WE ALL know that basketball adage about players winning games and coaches losing them.
I think that’s true only on half the time, but in the case of the recently deposed Los Angeles Clippers, this couldn’t have been more applicable.
3-1. Heading into yesterday’s game 7 against the Denver Nuggets, I had a bad feeling about the Clips.
Up 3-1 , this series was theirs to lose. And to think they even won game 1. That means the Nuggets went 4-2 down the stretch.
In games 5 and 6, the Clippers inexplicably blew double-digit leads in the fourth quarter. In Game 6, they were up 18 near the end of the third. If that’s not a coaching issue then I don’t know what is.
When a team is up, your job as a coach is supposed to become easier, as the players have already put in the work.
Do you retain your starters to ensure you keep the lead? Do you give them a break and let the second team take over? Do you retain some of your starters to play with your back-ups?
When you see the other team catching up, do you maintain the same defensive pattern or apply a new offensive scheme just to keep things fresh or stymie the other team’s momentum?
These are the questions to ponder and this is why the ball shifts to the coach at this point in the game.
DENVER. But of course, it was also about the Nuggets. They never gave up and their players are just spectacular offensive juggernauts. In game 7, Jamal Murray scorched the Clips for 40 points on 6-13 from the 3 point range. In Games 5 and 6, it was Nikola Jokic who was unstoppable.
The fact that they had to battle against adversity and attrition to climb back from consecutive 1-3 holes in the playoffs speaks volumes about why they deserved to win.
This team has the deadly combination of heart and talent and their waiting opponents- the Los Angeles Lakers better not take them lightly.
DOC. I know Coach Doc Rivers owns a ring when he had the brilliant triumvirate of Paul Pierce, Kevin Garnett and Ray Allen with the Boston Celtics, but his body of work elsewhere isn’t exactly a beacon for excellence.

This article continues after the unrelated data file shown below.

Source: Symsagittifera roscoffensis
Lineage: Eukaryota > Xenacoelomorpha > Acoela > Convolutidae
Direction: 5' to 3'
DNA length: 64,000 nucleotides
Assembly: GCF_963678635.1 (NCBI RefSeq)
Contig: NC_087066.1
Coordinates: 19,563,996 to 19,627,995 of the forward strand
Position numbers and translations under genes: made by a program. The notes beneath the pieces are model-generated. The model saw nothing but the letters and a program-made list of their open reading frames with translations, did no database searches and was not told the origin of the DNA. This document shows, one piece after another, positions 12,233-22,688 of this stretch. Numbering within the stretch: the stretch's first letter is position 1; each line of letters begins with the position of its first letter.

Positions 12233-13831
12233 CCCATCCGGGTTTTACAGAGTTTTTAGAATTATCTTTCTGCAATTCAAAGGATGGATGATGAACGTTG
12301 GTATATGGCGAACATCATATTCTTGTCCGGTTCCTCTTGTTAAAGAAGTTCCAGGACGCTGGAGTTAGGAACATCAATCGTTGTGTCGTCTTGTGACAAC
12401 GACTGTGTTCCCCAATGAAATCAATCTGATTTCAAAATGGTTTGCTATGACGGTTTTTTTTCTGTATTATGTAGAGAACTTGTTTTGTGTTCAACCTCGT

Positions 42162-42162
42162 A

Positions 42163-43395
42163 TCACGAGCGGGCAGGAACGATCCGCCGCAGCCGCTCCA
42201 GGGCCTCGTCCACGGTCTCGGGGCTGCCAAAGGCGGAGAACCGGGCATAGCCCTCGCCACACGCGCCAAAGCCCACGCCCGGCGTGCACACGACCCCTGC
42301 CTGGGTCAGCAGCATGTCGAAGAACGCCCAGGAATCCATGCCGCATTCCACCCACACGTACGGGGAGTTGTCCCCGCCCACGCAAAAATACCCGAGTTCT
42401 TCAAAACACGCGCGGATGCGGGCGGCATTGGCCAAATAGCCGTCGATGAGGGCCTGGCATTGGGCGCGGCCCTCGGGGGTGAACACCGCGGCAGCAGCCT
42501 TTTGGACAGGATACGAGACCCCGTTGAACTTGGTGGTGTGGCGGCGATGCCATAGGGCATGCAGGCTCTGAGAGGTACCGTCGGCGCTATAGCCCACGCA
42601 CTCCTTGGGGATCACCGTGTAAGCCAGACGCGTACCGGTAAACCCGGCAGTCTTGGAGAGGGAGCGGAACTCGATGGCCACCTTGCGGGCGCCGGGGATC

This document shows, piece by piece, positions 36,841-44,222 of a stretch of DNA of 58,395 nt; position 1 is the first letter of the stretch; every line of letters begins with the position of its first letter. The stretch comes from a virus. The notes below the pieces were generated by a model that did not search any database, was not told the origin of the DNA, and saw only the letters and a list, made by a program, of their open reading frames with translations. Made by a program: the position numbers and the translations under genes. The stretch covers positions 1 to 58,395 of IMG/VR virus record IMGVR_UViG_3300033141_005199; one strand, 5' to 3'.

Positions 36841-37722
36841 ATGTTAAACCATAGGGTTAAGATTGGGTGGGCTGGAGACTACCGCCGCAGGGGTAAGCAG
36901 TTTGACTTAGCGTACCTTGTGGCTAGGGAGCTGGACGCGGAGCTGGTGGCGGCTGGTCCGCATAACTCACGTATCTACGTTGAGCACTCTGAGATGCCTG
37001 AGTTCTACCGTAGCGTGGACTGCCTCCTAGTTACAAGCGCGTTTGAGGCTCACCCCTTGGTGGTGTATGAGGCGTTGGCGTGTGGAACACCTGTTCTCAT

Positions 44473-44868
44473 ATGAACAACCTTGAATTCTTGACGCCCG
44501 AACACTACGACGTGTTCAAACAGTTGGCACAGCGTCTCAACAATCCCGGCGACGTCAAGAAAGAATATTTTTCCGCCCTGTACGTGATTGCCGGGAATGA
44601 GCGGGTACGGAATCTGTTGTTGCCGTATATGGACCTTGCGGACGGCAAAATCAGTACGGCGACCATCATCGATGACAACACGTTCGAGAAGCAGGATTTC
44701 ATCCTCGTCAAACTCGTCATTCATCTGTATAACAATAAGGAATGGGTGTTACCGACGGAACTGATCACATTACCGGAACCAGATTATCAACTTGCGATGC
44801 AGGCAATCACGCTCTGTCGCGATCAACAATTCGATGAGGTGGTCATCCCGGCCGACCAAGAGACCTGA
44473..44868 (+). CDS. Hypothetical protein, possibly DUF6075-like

He now owns the ignominious record of being the only NBA head coach to blow three 3-1 leads.
Truth be told I never really liked his coaching style and on several occasions, I have expressed my dislike to anyone who cared to listen and preach about how the Clips were going to win it all this year. Rivers relies too much on isolation plays and my perception of him is that he doesn’t really inspire his players.
After game 6, Coach Mike Malone of the Nuggets met his players at the dugout and said something like “You guys are amazing... you climbed up from 18 points down and you just didn’t give up...”
Truly inspiring and uplifting. Contrast that to Doc Rivers- when he was asked entering into game 7 what he would say to his players to fire them up, he was dismissive and said that pep talks don’t really work.
Truly disappointing. This writer is partial to inspirational speeches and when your team is down and starting to doubt themselves, that’s the opportune time to get into their psyche and motivate them.
When your team is able to repeatedly build double-digit leads that means it’s not a personnel issue—you already have the requisite tools to win. And that means when they regularly blow huge leads, that’s all mental. And that’s when it’s incumbent upon the coach to step in and do some encouragement or whatever it takes. Hell, he can even cuss them to high heavens, it really doesn’t matter as long as it gets the job done, mentally and emotionally.
Speaking of jobs, I have a sneaking suspicion Doc’s may be up for grabs.
LAST ROUND. It’s on Edwin Montilla , Clerk of Court of MTCC Surigao City, Branch 2 who celebrates his birthday this week. Cheers!